In some embodiments of the invention, temperature correction can be provided by comparing the amount of gas sensed by the impedance of layer 122 and the amount of gas sensed by the resonant frequency of sensor 110, e.g., when electrode 124 and lead 126 couple controller 120 to gas absorbing layer 122, and controller 120 has a second impedance function which can apply an alternating voltage over some frequency range across the electrode 124 and electrode 115, which can cause charge carriers within gas-absorbing layer 122 to periodically displace, whereby electrical characteristics correlated with the resonant frequency of layer 122, e.g., complex electrical impedance, can be measured. For example, by employing both measurement modes, it can be possible to have temperature variation can be compensated for in a single sensor without having to employ a second AW sensor that is held at the same temperature but is not allowed to absorb gas. The different temperature dependencies of the resonant frequency of piezoelectric plate 112 and the electrical complex impedance of gas absorbing layer 122 can each be measured in calibration experiments, and the different temperature dependencies can be employed to compensate further resonant frequency or electrical complex impedance measurements for temperature variations.

Suitable high temperature piezoelectric materials, e.g., for high temperature stable piezoelectric plate 112, include bulk single-crystal forms of piezoelectric materials that remain stable and sufficiently resistive at elevated temperatures to resonate in response to the controller, particularly at temperatures above 500° C. Suitably stable piezoelectric materials preferably are those that have only a single solid phase so as to prevent destructive changes in the crystalline structure with change in temperature. As an alternative to the use of a single crystal, multiple single-crystal films or textured polycrystalline films of a suitable piezoelectric material can be grown and stacked to form a layered structure. Typically, the piezoelectric material can be non-reactive in the environments in which it operates and should not lose or gain its chemical constituents, e.g., oxygen gain or loss from La3Ga5SiO14, at high temperatures.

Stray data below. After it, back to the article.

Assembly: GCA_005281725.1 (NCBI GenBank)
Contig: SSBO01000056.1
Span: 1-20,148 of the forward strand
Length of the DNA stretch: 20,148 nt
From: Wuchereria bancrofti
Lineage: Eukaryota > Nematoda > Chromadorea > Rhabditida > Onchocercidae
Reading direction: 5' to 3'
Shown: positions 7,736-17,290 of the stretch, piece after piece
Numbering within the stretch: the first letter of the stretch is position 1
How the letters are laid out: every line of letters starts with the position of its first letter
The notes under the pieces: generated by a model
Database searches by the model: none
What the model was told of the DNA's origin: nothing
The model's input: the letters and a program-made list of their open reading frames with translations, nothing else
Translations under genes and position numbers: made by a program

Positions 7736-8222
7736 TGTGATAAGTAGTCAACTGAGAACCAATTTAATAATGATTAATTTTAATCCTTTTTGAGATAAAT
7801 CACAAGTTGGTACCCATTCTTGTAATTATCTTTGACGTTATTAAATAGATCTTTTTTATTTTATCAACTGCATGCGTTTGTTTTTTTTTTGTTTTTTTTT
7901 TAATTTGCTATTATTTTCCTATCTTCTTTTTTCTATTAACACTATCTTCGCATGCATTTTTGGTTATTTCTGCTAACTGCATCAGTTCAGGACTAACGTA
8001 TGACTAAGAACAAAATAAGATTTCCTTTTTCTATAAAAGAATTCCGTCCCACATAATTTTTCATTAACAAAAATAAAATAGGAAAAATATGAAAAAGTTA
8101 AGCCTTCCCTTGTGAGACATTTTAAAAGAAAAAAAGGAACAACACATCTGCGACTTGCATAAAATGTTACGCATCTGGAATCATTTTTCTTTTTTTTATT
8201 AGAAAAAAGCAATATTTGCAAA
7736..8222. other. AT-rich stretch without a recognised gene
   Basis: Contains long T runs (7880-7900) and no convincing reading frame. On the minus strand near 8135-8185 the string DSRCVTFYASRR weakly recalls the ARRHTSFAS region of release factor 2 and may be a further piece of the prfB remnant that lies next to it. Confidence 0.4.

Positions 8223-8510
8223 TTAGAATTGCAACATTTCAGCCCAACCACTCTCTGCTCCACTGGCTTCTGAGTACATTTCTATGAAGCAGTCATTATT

Suitable high temperature piezoelectric materials can include, for example, materials of the Ca2Ga2Ge4SiO14-crystal structure-type (e.g., having the structure and optionally different chemical formula); (2) phosphates such as GaPO4 and AlPO4, or in some embodiments of the invention AlPO4; and in other embodiments of the invention, GaPO4; and (3) materials in the Al1-xGaxN (0≦x≦1) system, e.g., AlN, GaN, and Al1-xGaxN species where x has a value between, but not including 1; in some embodiments of the invention, species of Al1-xGaxN are employed where (0<x≦1).

Specific members of the Ca2Ga2Ge4SiO14-crystal structure-type that are suitable for high temperature use with this invention include langasite (La3Ga5SiO14), La3Ga5.5Nb0.5O14, and La3Ga5.5Ta5O14. In some embodiments of the invention, langasite is employed because it typically will not undergo any phase transformations up to its melting point at about 1470° C. Further, as is, langasite may be excited to exhibit bulk oscillations up to 750° C. and higher. Use of pure langasite can generally be limited by conductive losses, for example, at particularly high temperatures, the conductivity of pure langasite can rise to a level at which the langasite can no longer effectively resonate when a voltage is applied. Such conductive losses in the langasite can be compensated for by adding dopants that can increase the resistivity of the langasite and thereby enable its use at still higher temperatures.

Thus, in various embodiments of the invention, the high-temperature piezoelectric material for plate 112 is formed of at least one material selected from the group consisting of AlN, GaN, Al1-xGaxN (0≦x≦1), GaPO4, AlPO4, and materials having the crystal structure of Ca2Ga2Ge4SiO14, e.g., Ca2Ga2Ge4SiO14, La3Ga5SiO14, La3Ga5.5Nb0.5O14, La3Ga5.5Ta0.5O14, and the like, or more typically, at least one material selected from the group consisting of AlN, Al1-xGaxN (0<x≦1), AlPO4, Ca2Ga2Ge4SiO14, La3Ga5SiO14, La3Ga5.5Nb0.5O14, and La3Ga5.5Ta0.5O14.